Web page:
Research into solar powered cars is to be accelerated through a collaboration between researchers of world universities in Electric Vehicle Race as they work together to compete in the Bridgestone World Solar Challenge.
The ultimate synergy between nature and motion
The Bridgestone World Solar Challenge has welcomed the greatest minds from around the world to Australia to push the limits of technological innovation for over 30 years.
As the world’s toughest and most prestigious solar car event, the Bridgestone World Solar Challenge provides teams the opportunity to design and build a vehicle to operate along a 3,000 kilometre outback route from Darwin to Adelaide powered only by the energy of the sun.
A test of teamwork and technology
The Bridgestone World Solar Challenge gives passionate and bright persons the opportunity to hone their skills in teamwork and fast track their careers in the fields of engineering, automotive technology, and more.
Join us as we push the boundaries of human and technological innovation for a more sustainable transport future.
From page of Electric Vehicle Race Team of Faculty of Engineering, University of Nottingham’s which usually takes part in the competition:
Researchers from the Faculty of Engineering are working with the University of Nottingham’s highly successful Electric Vehicle Race Team to demonstrate why current research is important for the future of transportation.
In the last five years, the Race Team’s electric superbike has achieved three podium finishes at the Isle of Man TT Zero event for motorcycles powered without carbon-based fuels and creating zero toxic emissions. We now aim to exploit our technological knowledge and combine our research expertise to develop a new solar-powered car with the aim of entering a state-of-the-art vehicle in to the iconic Bridgestone World Solar Challenge in 2021. As the world’s most famous car race event of its type, it fosters the development of experimental, solar-powered car technology on the epic 3,000-kilometre drive through the Australian Outback from Darwin to Adelaide.
In addition to offering the most high-profile platform for future research and development, our Solar Car will be a fantastic tool for outreach initiatives, making the public more aware of the potential of low carbon fuel technologies and inspiring future generations to consider a career in this exciting and crucial research field. This activity has an amazing impact on our students with a fantastic level of student engagement which leads to awareness and contributes significantly to the development of the future leaders that this industry will need.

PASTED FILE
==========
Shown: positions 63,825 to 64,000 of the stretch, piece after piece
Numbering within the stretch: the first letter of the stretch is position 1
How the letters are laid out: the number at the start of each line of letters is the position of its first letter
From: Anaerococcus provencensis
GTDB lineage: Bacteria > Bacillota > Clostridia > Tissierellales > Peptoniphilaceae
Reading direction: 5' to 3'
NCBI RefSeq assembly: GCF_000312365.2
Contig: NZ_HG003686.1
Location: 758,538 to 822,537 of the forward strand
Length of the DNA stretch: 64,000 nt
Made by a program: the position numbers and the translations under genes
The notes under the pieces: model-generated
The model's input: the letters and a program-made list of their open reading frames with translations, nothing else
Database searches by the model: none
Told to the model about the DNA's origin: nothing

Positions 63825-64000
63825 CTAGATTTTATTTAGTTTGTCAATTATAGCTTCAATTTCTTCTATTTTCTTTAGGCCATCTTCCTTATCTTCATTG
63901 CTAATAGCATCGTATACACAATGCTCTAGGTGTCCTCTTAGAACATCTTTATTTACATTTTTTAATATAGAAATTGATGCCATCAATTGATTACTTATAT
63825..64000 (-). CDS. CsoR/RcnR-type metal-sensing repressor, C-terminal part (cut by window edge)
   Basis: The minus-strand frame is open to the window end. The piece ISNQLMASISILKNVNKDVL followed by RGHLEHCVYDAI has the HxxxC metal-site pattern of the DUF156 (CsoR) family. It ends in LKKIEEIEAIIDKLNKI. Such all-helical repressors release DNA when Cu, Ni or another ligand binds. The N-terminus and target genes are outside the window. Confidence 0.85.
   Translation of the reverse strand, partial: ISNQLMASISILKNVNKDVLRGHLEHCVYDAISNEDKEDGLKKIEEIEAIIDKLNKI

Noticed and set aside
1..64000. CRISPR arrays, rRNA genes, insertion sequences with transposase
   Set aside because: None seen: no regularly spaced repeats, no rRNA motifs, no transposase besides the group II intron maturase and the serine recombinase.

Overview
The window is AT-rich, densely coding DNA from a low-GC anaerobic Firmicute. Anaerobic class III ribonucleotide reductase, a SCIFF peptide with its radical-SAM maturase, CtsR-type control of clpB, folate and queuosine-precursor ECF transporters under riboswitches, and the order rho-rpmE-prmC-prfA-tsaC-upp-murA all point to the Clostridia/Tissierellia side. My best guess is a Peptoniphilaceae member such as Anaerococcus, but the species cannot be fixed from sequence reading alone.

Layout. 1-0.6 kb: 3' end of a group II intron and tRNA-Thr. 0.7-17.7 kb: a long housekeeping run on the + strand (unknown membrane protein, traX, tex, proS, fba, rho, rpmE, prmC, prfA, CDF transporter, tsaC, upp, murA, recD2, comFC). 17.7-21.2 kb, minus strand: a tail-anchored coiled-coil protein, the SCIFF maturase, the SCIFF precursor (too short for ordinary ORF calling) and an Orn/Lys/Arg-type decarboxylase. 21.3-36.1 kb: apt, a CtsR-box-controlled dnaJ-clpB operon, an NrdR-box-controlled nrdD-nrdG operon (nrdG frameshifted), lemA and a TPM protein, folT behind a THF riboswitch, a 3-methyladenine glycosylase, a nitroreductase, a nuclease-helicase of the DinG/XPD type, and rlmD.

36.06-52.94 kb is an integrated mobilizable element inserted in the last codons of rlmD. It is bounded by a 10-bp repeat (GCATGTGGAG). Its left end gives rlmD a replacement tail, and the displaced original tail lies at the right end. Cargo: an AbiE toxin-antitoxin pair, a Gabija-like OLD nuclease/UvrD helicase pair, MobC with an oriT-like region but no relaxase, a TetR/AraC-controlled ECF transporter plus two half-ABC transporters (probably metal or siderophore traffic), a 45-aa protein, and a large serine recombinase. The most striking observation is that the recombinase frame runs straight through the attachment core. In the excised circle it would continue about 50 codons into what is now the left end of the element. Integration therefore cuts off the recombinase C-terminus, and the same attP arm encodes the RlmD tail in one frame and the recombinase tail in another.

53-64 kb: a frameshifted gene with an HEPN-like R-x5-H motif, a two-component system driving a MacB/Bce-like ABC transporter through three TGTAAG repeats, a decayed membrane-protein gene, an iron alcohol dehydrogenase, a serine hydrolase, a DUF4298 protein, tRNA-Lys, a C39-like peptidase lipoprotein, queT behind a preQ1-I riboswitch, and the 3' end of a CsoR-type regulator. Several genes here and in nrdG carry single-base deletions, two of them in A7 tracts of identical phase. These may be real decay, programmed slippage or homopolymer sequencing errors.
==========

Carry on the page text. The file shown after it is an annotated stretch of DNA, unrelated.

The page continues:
Whilst electric cars are already on the market they require charging from the mains utility supply. One or two do have solar panels on the roof, but these don’t give significant energy, maybe a maximum of 1000 miles per year. The car for the world solar challenge needs to do about 100 times better than this to make the journey on solar energy only. This can be achieved through developing new technologies and systems, with significant input from our research, to demonstrate energy capture, storage and efficiency.
This project is truly a cross-disciplinary programme of work and application, with everything being considered from chemistry of cells and metrology to aerodynamics and lightweight drivetrains. The vehicle is planned to form a technological demonstration platform for various technologies form this spectrum of new and novel ideas. It is this technological development and demonstration that will lead to the advances needed for truly zero carbon use of transportation systems to become a reality.
The planning for this project started in summer 2020 and the highlight of this project’s initial phase will be the World Solar Challenge event in Australia in October 2021, with outreach and public engagement activities continuing into the summer of 2022.”
Sadly, the event in cancelled for 2021 but will definitely be back next year.
Find out more about the Bridgestone World Solar Challenge.